Sligo is located on the north west coast of Ireland. Hemmed in between mountains, Lough Gill and the Atlantic Ocean, the town was founded in the 13th century on the river Garavogue which drains into Sligo Bay.
Sligo in 1832 was far different to the town we know today. Some key streets that give the town its current character had not yet been built and many buildings we recognise now did not exist. The Mail Coach Road was still relatively new having been opened around 1805, Sligo Gaol had been partially built by 1818 and Calry church was newly constructed on the Mall in 1823. The Methodist chapel on Wine Street had been built in 1832 and works had begun on a new road now known as Temple Street.
Indeed, much of Sligo in 1832 still had the skeletal layout of the old medieval town from the 13th century. Some buildings in the story of the cholera epidemic of 1832 are still standing in Sligo: the medieval Abbey stood, still a ruin, but without iron railing-topped wall; and St John’s cathedral was in use. The Sligo Fever hospital had been built in 1822 on a site behind the current Sligo University Hospital, it is no longer in existence having been demolished in the 1970s.
One of the oldest streets in Sligo is Old Market Street. It still retains its distinctive winding shape, but in 1832 continued uninterrupted onto the junction of Castle Street. Pearse Road was not yet built and instead of branching off at that point, Old Market Street was one long continuous street including what is now known as Teeling street, where Sligo courthouse now sits.
This lower part of Old Market Street was in the early nineteenth century known variously as Correction Street or Gaol Street. This is because it was the location of the old courthouse, the old gaol and the old RIC (Royal Irish Constabulary) barracks. Because Charlotte Thornley’s father was an RIC officer this is where many speculate she was born in 1818 and may have lived with her family in 1832: the building that currently occupies the site of the old barracks (Louis Doherty’s Antiques) and this contains a plaque commemorating her.
By 1832, Sligo still retained the urban layout of a medieval town, and many of its buildings did not face the river Garvogue rather the whole town had ‘its back turned to the water’. Throughout the eighteenth many Irish towns had been redeveloped to ‘face’ their rivers, for example Dublin gradually turned to face the river Liffey with many of its major public buildings, such as the Four Courts and Customs House, facing the river surrounded by handsome Georgian buildings.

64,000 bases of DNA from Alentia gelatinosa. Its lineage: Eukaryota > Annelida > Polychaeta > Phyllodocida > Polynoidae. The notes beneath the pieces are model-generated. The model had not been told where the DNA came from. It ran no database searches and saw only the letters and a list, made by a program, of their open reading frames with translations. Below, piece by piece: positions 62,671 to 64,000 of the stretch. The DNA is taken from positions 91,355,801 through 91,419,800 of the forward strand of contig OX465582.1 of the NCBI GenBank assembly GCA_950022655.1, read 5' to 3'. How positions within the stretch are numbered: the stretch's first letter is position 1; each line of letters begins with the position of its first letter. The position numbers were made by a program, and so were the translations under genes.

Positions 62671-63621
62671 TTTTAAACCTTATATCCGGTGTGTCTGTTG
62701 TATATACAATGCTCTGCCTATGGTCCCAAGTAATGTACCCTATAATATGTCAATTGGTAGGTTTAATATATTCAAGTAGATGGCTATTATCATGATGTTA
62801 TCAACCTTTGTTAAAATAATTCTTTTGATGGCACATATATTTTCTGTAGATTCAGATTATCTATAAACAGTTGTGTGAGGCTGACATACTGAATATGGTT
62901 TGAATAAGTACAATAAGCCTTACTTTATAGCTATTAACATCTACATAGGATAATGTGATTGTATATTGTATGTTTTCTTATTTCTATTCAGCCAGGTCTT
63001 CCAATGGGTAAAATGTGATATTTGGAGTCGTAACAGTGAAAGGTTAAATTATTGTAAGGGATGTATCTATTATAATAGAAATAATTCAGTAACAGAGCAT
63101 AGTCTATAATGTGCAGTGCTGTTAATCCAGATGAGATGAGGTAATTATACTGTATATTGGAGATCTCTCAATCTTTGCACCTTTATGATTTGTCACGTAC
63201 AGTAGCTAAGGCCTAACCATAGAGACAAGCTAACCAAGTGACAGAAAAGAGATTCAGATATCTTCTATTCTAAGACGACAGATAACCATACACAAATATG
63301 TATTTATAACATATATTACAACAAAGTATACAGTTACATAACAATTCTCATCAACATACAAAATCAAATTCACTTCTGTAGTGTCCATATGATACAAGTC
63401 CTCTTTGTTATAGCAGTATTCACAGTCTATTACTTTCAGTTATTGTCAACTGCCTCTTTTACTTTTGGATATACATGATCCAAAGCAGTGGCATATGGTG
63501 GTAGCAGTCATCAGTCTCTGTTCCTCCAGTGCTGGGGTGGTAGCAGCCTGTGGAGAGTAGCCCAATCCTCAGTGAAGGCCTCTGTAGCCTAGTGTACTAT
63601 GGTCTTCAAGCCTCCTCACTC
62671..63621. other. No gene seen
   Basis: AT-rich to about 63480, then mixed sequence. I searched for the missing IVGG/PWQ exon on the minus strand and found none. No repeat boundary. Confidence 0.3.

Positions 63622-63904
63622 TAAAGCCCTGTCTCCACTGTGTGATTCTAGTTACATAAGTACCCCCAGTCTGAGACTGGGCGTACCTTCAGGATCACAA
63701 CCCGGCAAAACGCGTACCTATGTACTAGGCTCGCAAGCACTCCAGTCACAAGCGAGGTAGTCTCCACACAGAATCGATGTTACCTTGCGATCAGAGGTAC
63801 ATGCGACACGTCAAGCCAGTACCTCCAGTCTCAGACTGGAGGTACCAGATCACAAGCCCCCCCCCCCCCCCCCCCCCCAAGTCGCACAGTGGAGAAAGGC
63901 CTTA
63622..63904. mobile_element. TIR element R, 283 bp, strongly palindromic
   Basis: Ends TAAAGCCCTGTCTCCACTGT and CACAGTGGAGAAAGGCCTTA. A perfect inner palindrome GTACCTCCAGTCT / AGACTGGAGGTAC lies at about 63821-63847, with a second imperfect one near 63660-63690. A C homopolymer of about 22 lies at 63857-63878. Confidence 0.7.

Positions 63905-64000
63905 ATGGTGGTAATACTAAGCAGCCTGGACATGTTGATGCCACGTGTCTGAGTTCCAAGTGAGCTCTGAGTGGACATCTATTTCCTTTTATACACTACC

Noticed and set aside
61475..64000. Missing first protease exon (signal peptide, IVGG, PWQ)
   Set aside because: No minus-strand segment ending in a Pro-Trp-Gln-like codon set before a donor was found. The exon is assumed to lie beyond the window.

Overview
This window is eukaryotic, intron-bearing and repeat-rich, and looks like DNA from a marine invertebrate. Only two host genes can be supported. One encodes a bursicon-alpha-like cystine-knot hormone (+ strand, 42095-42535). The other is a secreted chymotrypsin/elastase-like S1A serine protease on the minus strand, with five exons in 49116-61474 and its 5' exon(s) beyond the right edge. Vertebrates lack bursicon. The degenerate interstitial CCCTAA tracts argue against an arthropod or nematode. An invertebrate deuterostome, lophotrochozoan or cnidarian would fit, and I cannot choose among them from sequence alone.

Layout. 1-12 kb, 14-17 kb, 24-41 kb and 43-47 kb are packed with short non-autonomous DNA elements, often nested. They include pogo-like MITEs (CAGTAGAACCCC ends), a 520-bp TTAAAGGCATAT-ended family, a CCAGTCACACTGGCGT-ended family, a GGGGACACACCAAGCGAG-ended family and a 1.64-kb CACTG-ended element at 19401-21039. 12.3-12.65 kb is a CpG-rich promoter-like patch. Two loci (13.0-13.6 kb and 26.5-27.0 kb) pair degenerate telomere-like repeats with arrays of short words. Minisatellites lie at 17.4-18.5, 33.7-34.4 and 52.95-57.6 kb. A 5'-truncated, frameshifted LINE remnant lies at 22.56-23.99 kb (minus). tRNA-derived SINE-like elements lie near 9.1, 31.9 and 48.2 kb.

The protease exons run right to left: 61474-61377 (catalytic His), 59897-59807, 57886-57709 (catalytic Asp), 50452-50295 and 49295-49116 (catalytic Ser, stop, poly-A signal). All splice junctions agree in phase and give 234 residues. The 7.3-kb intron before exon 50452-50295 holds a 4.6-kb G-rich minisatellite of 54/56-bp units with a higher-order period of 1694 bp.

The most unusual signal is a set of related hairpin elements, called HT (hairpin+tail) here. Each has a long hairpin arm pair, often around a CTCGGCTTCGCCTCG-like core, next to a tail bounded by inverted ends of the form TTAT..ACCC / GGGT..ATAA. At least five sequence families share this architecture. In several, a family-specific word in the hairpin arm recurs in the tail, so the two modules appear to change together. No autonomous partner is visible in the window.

Aesthetics aside, it was also a time of poor sanitation and most towns that had been built, like Sligo, on a river, took their water from, and drained most of their waste back into, that river. Town residents took their drinking water from pumps which contained untreated water from the river and from wells which contained stagnant water.
In 1832 Sligo had a small number of short sewers which drained into the river and in the water supply (Wood-Martin, 1882). It was not until the 1890s that a modern sewage scheme was laid out and piped water was brought to the town.
“Being without pavement, without sidewalks, and with runnels of muddy water, which have been since covered, flowing over some streets, as Market Street, and Old Market Street, the passer-by had to pick his steps, when moving along” (O’Rourke, 1889).
Many of the buildings on Old Market Street were thatched cabins and people lived in crowded conditions in these. The cabins would have had a pile of waste or ‘middens’ located outside that contained the domestic waste from the home.
Sligo in 1832 with its poor sanitation and people living at close quarters, was ripe for the devastating cholera outbreak to come.
Much of what we consider the be the ‘old’ buildings Sligo were not yet in existence in 1832. The grand public buildings that form pivotal identifying reference points had not yet been constructed: the town hall and railway station did not come until 1860 and the Sligo RC cathedral was not built until 1874; the ‘new’ courthouse in 1875. Hyde Bridge (at the Glasshouse) did not yet exist and neither did ‘the line’ or Markievicz road (where Thomas Connolly’s now is).
For a much more comprehensive study of the history of Sligo’s streets see the excellent book by Fiona Gallagher, The Streets of Sligo: Urban Evolution Over the Course of Seven Centuries (2008).